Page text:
‘Big Bang’ is a quixotic quasi-history of the wild years before JFK’s assassination
“The novel you are about to read is true,” writes David Bowman in the foreword to “Big Bang.” “All the people who are mentioned — just as Bob Dylan sang — I had to rearrange their faces and give them all another name. Still, this novel is true history.”
It’s a remarkable statement that raises dozens of questions. Bowman’s not around to answer any of them; he died of a brain hemorrhage in 2012, when he was 54. He left behind three published books: two novels, “Let the Dog Drive” and “Bunny Modern,” and “This Must Be the Place,” a biography of the band Talking Heads. He was working on a few projects at the time of his death; “Big Bang” was perhaps the most ambitious one. It’s also his masterpiece — a sprawling, manic miracle of a book from a writer who never achieved the fame he long deserved.
“Big Bang” might not be “true history” as Bowman claims — it’s hard to know the distance between his tongue and cheek when he wrote that — but its cast of characters is drawn from real life. Within the first few pages, the reader is introduced to Norman Mailer, Ann-Margret, Elvis Presley and Richard Nixon. We also meet President Kennedy; the novel is framed as a quasi-history of the years leading up to his assassination.
Bowman follows these and other midcentury historical figures as their lives take turns for the worse, and sometimes intersect with one another. There’s William S. Burroughs, the “Naked Lunch” author, who “looks cadaverously beat” and “has a healthy appetite for bennies and horse.” Burroughs ends up doing time (though not much) in a Mexican jail after he shoots and kills his wife in an alleged accident.
There’s Lucille Ball, testifying before the House Un-American Activities Committee in its investigation into communists in Hollywood, worrying her career could be irrevocably damaged. And then there’s Jimi Hendrix, Joseph McCarthy, Howard Hunt, Benjamin Spock and a “blind drunk” Montgomery Clift, all navigating the 1950s and early 1960s with varying degrees of success.
It’s hard to explain the plot of “Big Bang,” because there really isn’t one; rather, there are dozens of plots, which Bowman juggles with an agility that’s breathtaking. The climax of the novel is the Kennedy assassination, and at times it seems as if Bowman is setting up some kind of elaborate conspiracy theory, but he resists any urge he might have had to concoct a bizarre fantasy. (As Bowman’s friend Jonathan Lethem notes in the novel’s introduction, the late author at one point became obsessed with 9/11 conspiracy theories.) The novel ends starkly, where it has to, with a country somehow even more confused than it had been in the decade prior.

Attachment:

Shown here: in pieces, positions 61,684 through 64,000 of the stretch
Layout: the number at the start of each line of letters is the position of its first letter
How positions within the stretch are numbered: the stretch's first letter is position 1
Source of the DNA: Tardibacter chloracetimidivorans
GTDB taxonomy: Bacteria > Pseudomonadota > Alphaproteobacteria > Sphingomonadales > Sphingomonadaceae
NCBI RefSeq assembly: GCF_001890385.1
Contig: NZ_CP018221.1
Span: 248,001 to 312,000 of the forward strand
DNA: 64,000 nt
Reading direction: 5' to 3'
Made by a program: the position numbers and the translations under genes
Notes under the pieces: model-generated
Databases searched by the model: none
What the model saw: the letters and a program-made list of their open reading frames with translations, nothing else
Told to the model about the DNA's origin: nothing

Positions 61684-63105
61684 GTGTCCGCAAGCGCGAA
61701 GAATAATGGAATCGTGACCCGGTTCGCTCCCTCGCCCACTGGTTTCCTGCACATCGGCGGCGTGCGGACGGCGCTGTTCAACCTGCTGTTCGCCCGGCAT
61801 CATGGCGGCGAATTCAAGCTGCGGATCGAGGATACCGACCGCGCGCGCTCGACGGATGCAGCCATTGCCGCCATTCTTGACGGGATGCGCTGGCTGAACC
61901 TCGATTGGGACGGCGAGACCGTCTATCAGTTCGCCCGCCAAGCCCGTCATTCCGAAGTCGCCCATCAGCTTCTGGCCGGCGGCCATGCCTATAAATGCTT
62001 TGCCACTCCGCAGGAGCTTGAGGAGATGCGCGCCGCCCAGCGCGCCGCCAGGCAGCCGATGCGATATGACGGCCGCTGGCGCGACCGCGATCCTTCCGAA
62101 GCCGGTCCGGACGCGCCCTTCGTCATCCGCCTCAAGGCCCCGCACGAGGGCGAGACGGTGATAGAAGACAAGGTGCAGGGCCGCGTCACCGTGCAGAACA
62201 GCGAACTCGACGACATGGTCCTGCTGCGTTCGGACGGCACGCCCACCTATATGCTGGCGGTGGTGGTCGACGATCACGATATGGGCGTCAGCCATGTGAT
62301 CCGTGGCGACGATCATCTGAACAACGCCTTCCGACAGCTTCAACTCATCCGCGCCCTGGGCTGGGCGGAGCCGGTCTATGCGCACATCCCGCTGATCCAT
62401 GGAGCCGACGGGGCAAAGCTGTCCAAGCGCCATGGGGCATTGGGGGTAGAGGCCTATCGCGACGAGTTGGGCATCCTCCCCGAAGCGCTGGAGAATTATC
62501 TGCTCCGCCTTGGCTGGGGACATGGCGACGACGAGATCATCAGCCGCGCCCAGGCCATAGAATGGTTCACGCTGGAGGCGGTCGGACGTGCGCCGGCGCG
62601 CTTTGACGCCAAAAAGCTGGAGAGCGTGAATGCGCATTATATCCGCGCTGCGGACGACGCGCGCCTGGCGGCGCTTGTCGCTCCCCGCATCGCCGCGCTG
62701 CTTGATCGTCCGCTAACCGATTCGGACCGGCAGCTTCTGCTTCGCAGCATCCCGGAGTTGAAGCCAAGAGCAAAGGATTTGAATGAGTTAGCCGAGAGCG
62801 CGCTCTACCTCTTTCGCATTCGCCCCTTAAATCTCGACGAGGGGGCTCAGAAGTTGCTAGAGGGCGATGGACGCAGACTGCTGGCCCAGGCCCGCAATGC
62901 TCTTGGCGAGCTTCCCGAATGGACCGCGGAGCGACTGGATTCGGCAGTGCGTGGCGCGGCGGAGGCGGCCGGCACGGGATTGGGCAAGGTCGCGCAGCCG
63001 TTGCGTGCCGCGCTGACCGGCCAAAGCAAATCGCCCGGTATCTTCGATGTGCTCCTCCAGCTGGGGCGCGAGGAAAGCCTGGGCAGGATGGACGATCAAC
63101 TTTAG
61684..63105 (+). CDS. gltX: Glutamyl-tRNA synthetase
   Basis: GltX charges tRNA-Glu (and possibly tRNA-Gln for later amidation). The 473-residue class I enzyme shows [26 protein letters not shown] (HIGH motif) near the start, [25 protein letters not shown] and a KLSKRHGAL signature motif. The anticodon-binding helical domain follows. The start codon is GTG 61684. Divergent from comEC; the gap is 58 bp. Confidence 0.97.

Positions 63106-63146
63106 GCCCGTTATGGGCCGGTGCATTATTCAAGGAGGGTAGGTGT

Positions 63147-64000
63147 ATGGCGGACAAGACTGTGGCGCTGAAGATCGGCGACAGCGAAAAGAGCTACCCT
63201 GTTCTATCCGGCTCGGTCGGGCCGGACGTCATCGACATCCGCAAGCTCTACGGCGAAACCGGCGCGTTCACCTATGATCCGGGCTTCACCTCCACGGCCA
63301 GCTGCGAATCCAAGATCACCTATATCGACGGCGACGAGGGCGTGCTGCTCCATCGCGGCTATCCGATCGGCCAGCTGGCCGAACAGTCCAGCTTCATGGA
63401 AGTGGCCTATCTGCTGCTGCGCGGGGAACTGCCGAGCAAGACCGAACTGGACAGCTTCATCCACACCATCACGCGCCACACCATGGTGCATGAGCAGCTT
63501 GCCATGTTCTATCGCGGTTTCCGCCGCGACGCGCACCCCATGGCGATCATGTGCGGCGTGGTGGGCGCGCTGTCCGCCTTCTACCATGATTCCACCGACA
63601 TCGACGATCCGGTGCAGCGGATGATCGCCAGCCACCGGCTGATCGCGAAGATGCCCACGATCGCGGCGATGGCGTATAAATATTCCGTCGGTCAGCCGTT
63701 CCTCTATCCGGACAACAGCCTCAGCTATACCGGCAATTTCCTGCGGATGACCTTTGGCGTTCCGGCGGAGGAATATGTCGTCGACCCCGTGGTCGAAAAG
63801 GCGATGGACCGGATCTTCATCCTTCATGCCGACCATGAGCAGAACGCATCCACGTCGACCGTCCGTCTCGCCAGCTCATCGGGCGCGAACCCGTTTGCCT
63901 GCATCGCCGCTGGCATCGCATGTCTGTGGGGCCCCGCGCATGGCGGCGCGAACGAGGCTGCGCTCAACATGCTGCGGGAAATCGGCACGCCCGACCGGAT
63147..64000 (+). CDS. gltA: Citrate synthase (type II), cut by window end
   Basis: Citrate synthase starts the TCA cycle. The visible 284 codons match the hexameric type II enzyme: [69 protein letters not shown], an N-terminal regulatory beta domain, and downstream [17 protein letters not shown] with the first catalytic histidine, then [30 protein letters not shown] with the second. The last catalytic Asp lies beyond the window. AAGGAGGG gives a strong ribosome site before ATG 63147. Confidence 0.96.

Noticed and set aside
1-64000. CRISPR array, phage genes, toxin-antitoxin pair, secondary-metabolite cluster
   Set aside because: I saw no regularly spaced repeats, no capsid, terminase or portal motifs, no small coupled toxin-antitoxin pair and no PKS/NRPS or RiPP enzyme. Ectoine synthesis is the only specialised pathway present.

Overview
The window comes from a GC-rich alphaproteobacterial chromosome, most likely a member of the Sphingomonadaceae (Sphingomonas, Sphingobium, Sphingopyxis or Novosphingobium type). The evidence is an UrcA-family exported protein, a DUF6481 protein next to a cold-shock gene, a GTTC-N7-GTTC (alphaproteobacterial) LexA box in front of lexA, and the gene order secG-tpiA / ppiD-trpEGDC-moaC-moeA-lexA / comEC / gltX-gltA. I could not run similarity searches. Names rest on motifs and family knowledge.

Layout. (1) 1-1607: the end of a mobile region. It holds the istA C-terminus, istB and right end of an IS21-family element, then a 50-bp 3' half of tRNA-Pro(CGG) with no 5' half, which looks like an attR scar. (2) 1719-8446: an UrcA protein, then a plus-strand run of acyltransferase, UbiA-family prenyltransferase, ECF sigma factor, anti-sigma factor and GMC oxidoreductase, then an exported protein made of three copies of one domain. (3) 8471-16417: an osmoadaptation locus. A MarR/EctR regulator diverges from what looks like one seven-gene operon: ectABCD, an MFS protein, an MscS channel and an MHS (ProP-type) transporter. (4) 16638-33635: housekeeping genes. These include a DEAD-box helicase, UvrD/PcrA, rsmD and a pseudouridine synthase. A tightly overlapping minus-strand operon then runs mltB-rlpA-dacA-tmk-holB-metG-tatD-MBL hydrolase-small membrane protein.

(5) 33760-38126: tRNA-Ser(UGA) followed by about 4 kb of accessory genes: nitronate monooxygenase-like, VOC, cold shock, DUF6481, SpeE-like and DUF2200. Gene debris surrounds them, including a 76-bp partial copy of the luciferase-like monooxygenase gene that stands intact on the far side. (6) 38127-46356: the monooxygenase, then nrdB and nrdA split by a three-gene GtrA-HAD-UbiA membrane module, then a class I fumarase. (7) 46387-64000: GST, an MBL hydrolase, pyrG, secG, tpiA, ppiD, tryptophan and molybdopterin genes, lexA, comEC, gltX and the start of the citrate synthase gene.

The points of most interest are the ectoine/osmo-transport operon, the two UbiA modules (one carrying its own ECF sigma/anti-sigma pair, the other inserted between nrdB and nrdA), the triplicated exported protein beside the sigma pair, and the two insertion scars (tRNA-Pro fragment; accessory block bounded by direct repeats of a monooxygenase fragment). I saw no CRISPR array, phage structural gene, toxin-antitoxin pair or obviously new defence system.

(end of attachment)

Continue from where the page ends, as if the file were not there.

There are a hundred reasons why “Big Bang” shouldn’t work. Bowman has every opportunity to get carried away on tangents — early in the book, it’s easy to wonder whether this will end up as a novel-length shaggy-dog story — but he writes with a real focus, never abandoning any of the numerous plot lines that run through the book. His prose is elegant but stubbornly unshowy; he writes as if he were a documentarian, calmly reporting historical events with an assured and authoritative tone.
It’s a technique that allows him to recount (probably) imaginary events like Saul Bellow offering to lend Arthur Miller his pornographic magazines when the two are on a trip to Nevada. It sounds (and is) absurd, but Bowman consistently maintains his straight face and never winks to the reader or seems satisfied with his own cleverness.
Perhaps most important, Bowman brings his characters to life the way only a novelist with real imagination can. We read about Patricia Nixon, watching her husband, Richard, as he delivers his famous “Checkers speech”; she’s convinced that the spines of the prop books behind her husband all read “Nixon is a crook.” We encounter Don DeLillo, working as an advertising copywriter, staring at himself in the mirror and declaring, “I am an extremely handsome young man.” Bowman has a gift for drawing out the oddball in the celebrities he writes about, and the effect is sometimes heartbreaking and sometimes hilarious.
“Big Bang” is a stunningly accomplished novel, both deeply American and deeply weird. So is it, as Bowman claimed, “true history?” Lethem, for his part, urges caution: “Indeed, though Bowman’s book is full of facts, none of them is to be considered strictly reliable.” And of course it doesn’t matter; this is, after all, a work of fiction, and a vastly entertaining one at that.
Perhaps Bowman gave his readers the biggest clue in the first of the novel’s two epigraphs: “Tell it slant,” the famous words of Emily Dickinson. It’s telling that Bowman leaves off the beginning of the line: “Tell all the truth.” Maybe Bowman grew to believe his own fiction; maybe he predicted the post-truth era we now live in. Or maybe he was just heeding the last lines of Dickinson’s poem: “The Truth must dazzle gradually / Or every man be blind.”
Schaub is a writer in Texas.
Little, Brown and Company: 624 pp., $32
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